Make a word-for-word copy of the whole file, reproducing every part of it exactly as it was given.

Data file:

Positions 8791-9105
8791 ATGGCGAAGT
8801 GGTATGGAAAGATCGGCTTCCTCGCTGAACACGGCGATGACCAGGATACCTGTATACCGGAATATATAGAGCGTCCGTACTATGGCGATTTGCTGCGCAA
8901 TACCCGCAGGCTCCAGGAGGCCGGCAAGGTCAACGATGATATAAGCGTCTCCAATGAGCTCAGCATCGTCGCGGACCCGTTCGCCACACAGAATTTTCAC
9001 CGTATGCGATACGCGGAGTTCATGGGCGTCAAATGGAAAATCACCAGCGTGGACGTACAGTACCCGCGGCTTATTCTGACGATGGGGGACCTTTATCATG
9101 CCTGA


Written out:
Positions 8791-9105
8791 ATGGCGAAGT
8801 GGTATGGAAAGATCGGCTTCCTCGCTGAACACGGCGATGACCAGGATACCTGTATACCGGAATATATAGAGCGTCCGTACTATGGCGATTTGCTGCGCAA
8901 TACCCGCAGGCTCCAGGAGGCCGGCAAGGTCAACGATGATATAAGCGTCTCCAATGAGCTCAGCATCGTCGCGGACCCGTTCGCCACACAGAATTTTCAC
9001 CGTATGCGATACGCGGAGTTCATGGGCGTCAAATGGAAAATCACCAGCGTGGACGTACAGTACCCGCGGCTTATTCTGACGATGGGGGACCTTTATCATG
9101 CCTGA